- Some patients really don’t want to hear that the science they depend on – which has indeed produced miracles – has also produced crap sometimes. They especially don’t want to hear that clinicians – their clinicians, who they know are good people – aren’t perfect.
- In general, everyone wants certainty – doctors and patients alike – so it’s unsettling to know you can’t have it. (Even the best science has a chance of errors, and all science is subject to correction.)
Important: This is not a “we reject science” series.
- I love science. I personally am alive because of great medical research that created a harsh treatment delivered brilliantly by great clinicians at Beth Israel Deaconess in Boston. I love the training and clinical experience that made them able to save my life!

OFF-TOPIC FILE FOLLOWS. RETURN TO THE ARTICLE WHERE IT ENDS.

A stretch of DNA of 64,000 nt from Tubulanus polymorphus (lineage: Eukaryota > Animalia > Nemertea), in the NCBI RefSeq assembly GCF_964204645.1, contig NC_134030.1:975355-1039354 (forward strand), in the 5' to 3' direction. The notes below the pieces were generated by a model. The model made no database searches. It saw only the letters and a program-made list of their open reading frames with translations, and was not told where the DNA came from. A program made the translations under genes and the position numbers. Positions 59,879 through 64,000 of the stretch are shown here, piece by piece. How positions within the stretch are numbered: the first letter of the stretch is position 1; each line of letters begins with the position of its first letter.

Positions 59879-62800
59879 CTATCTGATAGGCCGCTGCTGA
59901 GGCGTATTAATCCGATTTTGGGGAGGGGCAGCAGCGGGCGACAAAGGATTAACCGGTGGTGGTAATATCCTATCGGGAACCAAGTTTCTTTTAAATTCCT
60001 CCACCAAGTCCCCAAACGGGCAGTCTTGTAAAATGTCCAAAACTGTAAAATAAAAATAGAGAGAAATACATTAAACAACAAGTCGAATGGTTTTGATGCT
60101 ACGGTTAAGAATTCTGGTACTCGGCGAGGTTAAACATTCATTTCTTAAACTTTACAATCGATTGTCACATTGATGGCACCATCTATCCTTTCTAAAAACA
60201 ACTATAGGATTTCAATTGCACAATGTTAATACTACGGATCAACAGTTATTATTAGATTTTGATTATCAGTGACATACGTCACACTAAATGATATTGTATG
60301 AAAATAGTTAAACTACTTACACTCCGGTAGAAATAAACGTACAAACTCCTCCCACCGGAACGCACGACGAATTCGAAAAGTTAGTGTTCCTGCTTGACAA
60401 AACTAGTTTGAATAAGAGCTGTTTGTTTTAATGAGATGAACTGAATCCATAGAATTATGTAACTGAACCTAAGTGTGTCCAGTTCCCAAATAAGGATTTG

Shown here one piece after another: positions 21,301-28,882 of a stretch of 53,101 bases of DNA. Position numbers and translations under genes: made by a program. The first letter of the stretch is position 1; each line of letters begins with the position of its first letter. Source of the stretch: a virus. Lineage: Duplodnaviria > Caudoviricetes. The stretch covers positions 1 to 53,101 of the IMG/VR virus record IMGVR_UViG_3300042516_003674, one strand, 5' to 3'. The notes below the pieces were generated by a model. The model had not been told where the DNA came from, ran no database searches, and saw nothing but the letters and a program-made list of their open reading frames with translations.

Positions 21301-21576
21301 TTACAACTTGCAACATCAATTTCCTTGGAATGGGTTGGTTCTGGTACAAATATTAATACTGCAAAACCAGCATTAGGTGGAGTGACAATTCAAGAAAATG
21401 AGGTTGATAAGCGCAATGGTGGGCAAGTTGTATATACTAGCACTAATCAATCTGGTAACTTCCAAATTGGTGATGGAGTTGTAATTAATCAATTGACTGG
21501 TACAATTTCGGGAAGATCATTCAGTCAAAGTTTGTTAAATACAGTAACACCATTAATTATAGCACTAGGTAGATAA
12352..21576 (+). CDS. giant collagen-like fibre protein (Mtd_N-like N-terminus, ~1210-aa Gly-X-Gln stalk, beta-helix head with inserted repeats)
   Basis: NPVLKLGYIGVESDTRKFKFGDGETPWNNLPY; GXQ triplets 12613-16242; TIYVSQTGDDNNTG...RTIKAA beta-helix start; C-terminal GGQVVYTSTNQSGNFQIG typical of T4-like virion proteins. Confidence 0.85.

- It included great laparoscopic surgery and orthopedic surgery developed by great skilled scientists and delivered by skilled, adroit surgeons & teams. Hooray for science!
- But in the end, science knows that there is no certainty. They’re doing the best they can amid uncertainty. Heck, I myself live in uncertainty:
- The best evidence (which is not great) says there’s a 50% chance my cancer will return, which would likely kill me
- At diagnosis the evidence said I had 24 week median survival
- On the flip side, the treatment that did cure me usually doesn’t work.
Bottom line: There Is No Certainty.
The art of designing, conducting and reporting research includes dealing accurately with this issue. Whatever you read, there’s always a chance it’s wrong.